The realization I came to somewhere towards the end of 2012 was that it was time to stop sulking. Some people had had it worse than me and some people had had it much better. The good fortunes that people were sharing on Facebook were not representative of the rest of the human race. It’s not a competition. Everything bad that happened to me helped me to learn something, grow and also helps me as a healer.
I am now remembering to be grateful for good things I experience, and to complain less about the bad things.
Something else that I fully understood in practice for the first time in 2012 was that we choose the joys and the hardships that we go through before we’re born. I knew this rationally before, but I didn’t fully apply it to my own life until recently.
I shifted from blaming my family and parents for what happened to me in this lifetime to understanding that we have a complicated past karma that I decided to resolve in my childhood, adolescence and twenties.
One of the reasons for this realization was that I started a course for removing past life traumas through hypnotherapy. My teacher Coletta Long told me:
“A painful and fearful childhood is an indication of an even more painful and fearful past life. The roots of the present painful experiences are in a past life. Your childhood experiences are like the strings that lead to the ball of yarn.”
I saw that misfortunes of this lifetime had their roots, not in my childhood, but in previous lifetimes. Then I began to have the dreams and piece together the clues of one of the most painful past lives I had experienced, which had been a perpetrator lifetime:
One night I dreamed that I was a young, single woman with a new baby I was incapable of looking after. So I rowed out into the middle of a lake in the night and threw the baby in without remorse. It felt inconsequential, like killing a fly.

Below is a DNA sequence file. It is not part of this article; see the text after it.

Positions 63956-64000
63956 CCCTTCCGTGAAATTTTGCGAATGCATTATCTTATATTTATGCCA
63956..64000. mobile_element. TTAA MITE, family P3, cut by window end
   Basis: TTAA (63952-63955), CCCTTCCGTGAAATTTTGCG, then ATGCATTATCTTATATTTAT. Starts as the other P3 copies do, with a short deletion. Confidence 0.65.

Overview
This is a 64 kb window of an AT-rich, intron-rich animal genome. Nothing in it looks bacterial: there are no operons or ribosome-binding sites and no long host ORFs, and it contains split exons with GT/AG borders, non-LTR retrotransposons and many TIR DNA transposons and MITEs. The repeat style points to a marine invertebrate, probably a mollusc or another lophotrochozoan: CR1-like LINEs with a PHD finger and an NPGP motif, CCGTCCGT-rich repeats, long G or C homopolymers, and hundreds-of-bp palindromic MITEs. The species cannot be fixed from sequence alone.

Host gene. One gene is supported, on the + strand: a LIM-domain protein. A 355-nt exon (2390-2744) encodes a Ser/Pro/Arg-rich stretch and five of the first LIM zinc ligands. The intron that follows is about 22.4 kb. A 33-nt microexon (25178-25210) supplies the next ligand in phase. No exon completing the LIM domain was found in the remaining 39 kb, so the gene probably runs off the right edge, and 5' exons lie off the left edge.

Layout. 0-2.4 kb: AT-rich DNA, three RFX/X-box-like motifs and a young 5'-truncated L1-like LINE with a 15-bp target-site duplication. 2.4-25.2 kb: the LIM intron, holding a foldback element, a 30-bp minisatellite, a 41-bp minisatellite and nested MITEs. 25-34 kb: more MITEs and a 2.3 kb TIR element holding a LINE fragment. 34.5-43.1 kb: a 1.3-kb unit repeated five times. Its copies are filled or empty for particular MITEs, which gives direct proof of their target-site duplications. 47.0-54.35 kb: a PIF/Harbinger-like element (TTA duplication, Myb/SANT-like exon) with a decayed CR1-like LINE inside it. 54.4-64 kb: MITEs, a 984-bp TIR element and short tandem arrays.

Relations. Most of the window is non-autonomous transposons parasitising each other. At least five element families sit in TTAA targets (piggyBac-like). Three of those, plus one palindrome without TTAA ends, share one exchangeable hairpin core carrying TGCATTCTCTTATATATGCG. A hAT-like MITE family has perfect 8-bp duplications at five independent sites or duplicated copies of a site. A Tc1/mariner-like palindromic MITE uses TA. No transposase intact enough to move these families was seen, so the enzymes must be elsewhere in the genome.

(Incidentally, all my life I’ve been afraid of lakes, having had repetitive dreams since childhood about loved ones drowning in lakes or being dropped into lakes.)
Another dream I had showed me that I was a religious figure in Europe during the Spanish Inquisition, sentencing people to death for their religion.
Some believe that these dream metaphors are perhaps symbols of guilt from wrongdoings in this lifetime, rather than literal events. Not me – when I woke up from both dreams, I knew what they were and I knew they were being revealed to me for a reason.
I later got an astrology past life report which also talked about the perpetrator lifetimes that I had been through, and the re-balancing of karma as a result that was required. If we are a perpetrator in one lifetime, we become the opposite in the next. And we all experience one or more of this type of lifetime.
The re-balancing of the karma from such a lifetime may manifest as struggles in this lifetime, which teach us the opposite of what was practised in those perpetrator lifetimes; compassion; tolerance; being supported; learning how to ask for help; forgiveness; strength; courage and overcoming adversity. The re-balancing of the karma can heal us, on the soul level and allow our souls to reach a place of wholeness.
We don’t consciously know where the roots lie for the things that we experience in this lifetime. It’s usually buried deep in the subconscious. Until we know what happened in previous lifetimes, it’s safe to assume that one of the rules of the game of life is that this life owes us nothing. This sets us free. We can stop expecting the universe to deliver a big break or that others will act responsibly or look after us. Our happiness and growth lies in our hands.